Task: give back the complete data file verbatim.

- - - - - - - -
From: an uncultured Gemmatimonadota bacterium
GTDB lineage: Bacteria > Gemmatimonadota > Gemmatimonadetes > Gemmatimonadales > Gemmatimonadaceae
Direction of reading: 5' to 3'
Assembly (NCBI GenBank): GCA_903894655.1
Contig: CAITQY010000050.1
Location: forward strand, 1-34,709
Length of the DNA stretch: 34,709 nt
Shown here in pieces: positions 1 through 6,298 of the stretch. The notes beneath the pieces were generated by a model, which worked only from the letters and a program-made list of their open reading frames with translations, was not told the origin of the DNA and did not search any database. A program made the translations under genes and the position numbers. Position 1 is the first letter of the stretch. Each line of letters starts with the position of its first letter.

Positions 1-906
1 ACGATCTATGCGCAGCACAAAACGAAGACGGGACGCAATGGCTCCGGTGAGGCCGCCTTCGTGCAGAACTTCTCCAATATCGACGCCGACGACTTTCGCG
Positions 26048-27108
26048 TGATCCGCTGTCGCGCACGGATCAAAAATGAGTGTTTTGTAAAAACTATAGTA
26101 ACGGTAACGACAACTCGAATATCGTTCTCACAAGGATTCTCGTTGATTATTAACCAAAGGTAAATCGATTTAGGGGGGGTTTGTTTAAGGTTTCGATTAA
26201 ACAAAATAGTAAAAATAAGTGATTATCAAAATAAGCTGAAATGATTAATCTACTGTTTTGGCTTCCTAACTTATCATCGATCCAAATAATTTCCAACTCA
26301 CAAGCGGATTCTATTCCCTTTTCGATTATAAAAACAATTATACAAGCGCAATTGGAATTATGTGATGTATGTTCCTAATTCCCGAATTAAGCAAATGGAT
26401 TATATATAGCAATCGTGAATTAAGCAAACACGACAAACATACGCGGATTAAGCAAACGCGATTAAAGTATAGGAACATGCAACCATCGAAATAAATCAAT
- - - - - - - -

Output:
From: an uncultured Gemmatimonadota bacterium
GTDB lineage: Bacteria > Gemmatimonadota > Gemmatimonadetes > Gemmatimonadales > Gemmatimonadaceae
Direction of reading: 5' to 3'
Assembly (NCBI GenBank): GCA_903894655.1
Contig: CAITQY010000050.1
Location: forward strand, 1-34,709
Length of the DNA stretch: 34,709 nt
Shown here in pieces: positions 1 through 6,298 of the stretch. The notes beneath the pieces were generated by a model, which worked only from the letters and a program-made list of their open reading frames with translations, was not told the origin of the DNA and did not search any database. A program made the translations under genes and the position numbers. Position 1 is the first letter of the stretch. Each line of letters starts with the position of its first letter.

Positions 1-906
1 ACGATCTATGCGCAGCACAAAACGAAGACGGGACGCAATGGCTCCGGTGAGGCCGCCTTCGTGCAGAACTTCTCCAATATCGACGCCGACGACTTTCGCG
Positions 26048-27108
26048 TGATCCGCTGTCGCGCACGGATCAAAAATGAGTGTTTTGTAAAAACTATAGTA
26101 ACGGTAACGACAACTCGAATATCGTTCTCACAAGGATTCTCGTTGATTATTAACCAAAGGTAAATCGATTTAGGGGGGGTTTGTTTAAGGTTTCGATTAA
26201 ACAAAATAGTAAAAATAAGTGATTATCAAAATAAGCTGAAATGATTAATCTACTGTTTTGGCTTCCTAACTTATCATCGATCCAAATAATTTCCAACTCA
26301 CAAGCGGATTCTATTCCCTTTTCGATTATAAAAACAATTATACAAGCGCAATTGGAATTATGTGATGTATGTTCCTAATTCCCGAATTAAGCAAATGGAT
26401 TATATATAGCAATCGTGAATTAAGCAAACACGACAAACATACGCGGATTAAGCAAACGCGATTAAAGTATAGGAACATGCAACCATCGAAATAAATCAAT